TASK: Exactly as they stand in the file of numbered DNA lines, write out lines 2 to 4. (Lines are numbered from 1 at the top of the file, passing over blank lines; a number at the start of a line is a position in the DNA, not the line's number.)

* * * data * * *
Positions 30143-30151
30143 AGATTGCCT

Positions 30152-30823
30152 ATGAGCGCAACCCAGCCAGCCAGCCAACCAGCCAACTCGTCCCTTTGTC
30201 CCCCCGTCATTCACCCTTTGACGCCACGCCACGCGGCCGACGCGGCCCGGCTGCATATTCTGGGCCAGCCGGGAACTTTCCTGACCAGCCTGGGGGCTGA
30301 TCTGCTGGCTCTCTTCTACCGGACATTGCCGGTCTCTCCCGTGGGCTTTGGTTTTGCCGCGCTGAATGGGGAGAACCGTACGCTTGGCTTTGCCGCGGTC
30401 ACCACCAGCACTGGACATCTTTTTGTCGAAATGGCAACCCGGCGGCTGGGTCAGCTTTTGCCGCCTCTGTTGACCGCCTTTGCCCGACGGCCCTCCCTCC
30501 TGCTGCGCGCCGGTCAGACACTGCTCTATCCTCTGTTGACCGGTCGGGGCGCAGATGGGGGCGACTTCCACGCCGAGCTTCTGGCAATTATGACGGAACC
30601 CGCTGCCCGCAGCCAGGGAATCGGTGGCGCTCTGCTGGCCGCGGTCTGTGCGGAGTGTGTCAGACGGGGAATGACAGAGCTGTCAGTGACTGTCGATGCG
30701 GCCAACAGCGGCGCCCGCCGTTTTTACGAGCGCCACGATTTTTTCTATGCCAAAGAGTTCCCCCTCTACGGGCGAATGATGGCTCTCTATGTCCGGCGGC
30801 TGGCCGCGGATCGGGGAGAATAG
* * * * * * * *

30143 AGATTGCCT

Positions 30152-30823
30152 ATGAGCGCAACCCAGCCAGCCAGCCAACCAGCCAACTCGTCCCTTTGTC